We were all raised with street safety basics:
“Look both ways before crossing the street.”
“Don’t talk to strangers.”
“Don’t get into a strange vehicle.”
These rules can keep us safe because they encourage a mindset of healthy caution, especially as we enter our adult lives. But many of us received little-to-no education about online safety. As our world becomes more connected and moves online, we encounter serious cyber threats more frequently.
Luckily, most of those street-smart rules carry over to your digital world.
You may know the basics and might even have some antivirus software installed on your computer, but is that enough? What steps can you take to stay safe and empowered online? What mistakes should you avoid? A little awareness can go a long way.
Avoiding Personal Responsibility
It might be tempting to think that your data is safe and that you don’t have to take many security measures. After all, why would anyone target you? You’re not a high-profile billionaire – but you can still be targeted like one.
Taking even basic steps toward securing your personal data and devices will go a long way.
Despite how technically advanced hacking looks in movies, you don’t have to be a computer guru to keep your information safe. Most computers come with free security software, and simply keeping your computer up to date can do wonders for your long-term security. It’s also helpful to learn how to recognize scams or shady programs and spot suspicious activity online.
Consider adopting daily habits like checking your bank accounts for unusual transactions (and set up alerts from each bank while you’re at it). In addition, pay attention to your computer’s performance over time so you can notice any decreased performance or slower speeds, which might be signs of a virus.
Remember, the easiest mistake you can make with your personal security is to do nothing at all.
Not Reaching Out for Help
If something seems weird on your computer, it’s best to look into it. If the issue seems way over your head, get a tech-savvy friend or an IT professional to check things out. Never assume that problems will just go away on their own.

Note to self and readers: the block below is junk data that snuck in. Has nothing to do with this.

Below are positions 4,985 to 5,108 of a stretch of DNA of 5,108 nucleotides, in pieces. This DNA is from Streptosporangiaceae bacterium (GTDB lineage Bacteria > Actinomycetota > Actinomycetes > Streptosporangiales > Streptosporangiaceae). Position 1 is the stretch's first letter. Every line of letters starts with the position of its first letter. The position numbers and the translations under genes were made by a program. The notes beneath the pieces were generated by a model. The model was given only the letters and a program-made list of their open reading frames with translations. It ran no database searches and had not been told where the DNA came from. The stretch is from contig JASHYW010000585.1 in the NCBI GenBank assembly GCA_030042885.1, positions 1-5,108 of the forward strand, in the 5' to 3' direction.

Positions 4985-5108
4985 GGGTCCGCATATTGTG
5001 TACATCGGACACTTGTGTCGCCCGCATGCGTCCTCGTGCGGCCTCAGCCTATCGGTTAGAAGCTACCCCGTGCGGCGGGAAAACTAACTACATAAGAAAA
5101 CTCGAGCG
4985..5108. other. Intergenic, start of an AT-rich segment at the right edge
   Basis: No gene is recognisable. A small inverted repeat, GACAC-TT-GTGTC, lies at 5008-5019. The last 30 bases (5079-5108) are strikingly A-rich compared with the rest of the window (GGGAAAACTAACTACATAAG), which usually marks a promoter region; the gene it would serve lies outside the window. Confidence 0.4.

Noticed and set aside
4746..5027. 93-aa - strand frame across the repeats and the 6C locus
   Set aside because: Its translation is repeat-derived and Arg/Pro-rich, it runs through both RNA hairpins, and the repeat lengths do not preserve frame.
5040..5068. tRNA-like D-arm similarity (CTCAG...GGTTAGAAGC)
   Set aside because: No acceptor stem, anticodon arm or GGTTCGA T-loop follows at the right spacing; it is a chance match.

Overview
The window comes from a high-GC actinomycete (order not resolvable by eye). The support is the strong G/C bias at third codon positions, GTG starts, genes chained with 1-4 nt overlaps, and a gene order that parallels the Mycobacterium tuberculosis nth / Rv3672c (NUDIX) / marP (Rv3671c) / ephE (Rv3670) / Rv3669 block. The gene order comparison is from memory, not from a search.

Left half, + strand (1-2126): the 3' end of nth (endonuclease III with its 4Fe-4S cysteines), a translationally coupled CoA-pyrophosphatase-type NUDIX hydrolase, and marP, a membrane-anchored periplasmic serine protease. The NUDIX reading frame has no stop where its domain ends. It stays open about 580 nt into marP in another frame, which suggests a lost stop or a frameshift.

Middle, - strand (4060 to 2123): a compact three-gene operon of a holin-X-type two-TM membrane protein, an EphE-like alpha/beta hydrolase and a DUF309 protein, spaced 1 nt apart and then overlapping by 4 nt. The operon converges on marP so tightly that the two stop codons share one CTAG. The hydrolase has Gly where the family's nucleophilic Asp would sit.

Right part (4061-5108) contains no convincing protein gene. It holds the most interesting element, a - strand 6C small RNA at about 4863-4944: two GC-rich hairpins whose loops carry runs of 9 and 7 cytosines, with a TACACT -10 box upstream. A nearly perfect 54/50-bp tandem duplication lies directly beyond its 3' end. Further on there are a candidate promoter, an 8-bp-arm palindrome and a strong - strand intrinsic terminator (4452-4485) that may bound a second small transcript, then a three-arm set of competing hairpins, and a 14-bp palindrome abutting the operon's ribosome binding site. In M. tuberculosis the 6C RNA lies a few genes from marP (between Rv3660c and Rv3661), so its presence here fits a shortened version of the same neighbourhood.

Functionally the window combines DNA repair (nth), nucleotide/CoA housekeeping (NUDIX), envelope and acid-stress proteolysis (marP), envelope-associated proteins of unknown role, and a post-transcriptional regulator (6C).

Reaching out for help is as simple as asking or researching a trusted source for recommended antivirus, anti-malware and pop-up blocking software and extensions. If things get really bad, you can always call in an expert. The key is to figure out who can solve the problem and let them fix it. Don’t wait for your computer issues to resolve themselves.
Engaging with Potentially Malicious Messages
Beware of any emails or messages from unknown sources. Messages with incomprehensible writing and sketchy links are usually worth reporting as a scam. Don’t forward chain emails, don’t download those attachments and don’t reply to these types of emails – chances are that’ll only loop you in for more of the same.
Trust us, there’s not a single foreign prince in the world who wants to send you his gold anonymously. And sorry, StarBabe578kzy isn’t the love of your life.
Even if you’re being cautious, shared computers pose a security threat as kids and other temporary users may not apply the same caution while online. Setting parental controls and site blockers can help ensure that even if you’re away from your computer, no other user will (accidentally) engage with spam links or scams.